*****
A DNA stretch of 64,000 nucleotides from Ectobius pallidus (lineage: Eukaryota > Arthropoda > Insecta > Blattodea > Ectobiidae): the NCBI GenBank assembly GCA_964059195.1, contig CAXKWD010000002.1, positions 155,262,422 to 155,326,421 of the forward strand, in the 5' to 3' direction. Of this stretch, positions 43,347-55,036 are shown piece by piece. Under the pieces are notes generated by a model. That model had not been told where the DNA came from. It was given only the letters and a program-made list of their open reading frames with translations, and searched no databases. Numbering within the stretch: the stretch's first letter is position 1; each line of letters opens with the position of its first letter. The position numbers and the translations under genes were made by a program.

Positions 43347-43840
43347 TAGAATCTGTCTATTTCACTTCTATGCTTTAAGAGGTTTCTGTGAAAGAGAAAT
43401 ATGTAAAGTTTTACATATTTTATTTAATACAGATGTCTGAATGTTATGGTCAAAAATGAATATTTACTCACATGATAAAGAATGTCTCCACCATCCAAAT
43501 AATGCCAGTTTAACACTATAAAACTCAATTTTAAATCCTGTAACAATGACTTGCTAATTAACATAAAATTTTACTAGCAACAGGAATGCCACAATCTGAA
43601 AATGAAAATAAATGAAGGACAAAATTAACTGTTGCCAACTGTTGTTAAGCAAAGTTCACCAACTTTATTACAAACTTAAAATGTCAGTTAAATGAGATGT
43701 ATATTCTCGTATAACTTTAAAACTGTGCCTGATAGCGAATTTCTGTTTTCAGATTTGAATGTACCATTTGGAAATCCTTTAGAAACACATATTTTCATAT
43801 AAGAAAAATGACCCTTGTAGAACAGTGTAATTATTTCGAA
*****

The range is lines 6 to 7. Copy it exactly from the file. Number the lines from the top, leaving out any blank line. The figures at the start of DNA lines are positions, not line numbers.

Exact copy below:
43601 AATGAAAATAAATGAAGGACAAAATTAACTGTTGCCAACTGTTGTTAAGCAAAGTTCACCAACTTTATTACAAACTTAAAATGTCAGTTAAATGAGATGT
43701 ATATTCTCGTATAACTTTAAAACTGTGCCTGATAGCGAATTTCTGTTTTCAGATTTGAATGTACCATTTGGAAATCCTTTAGAAACACATATTTTCATAT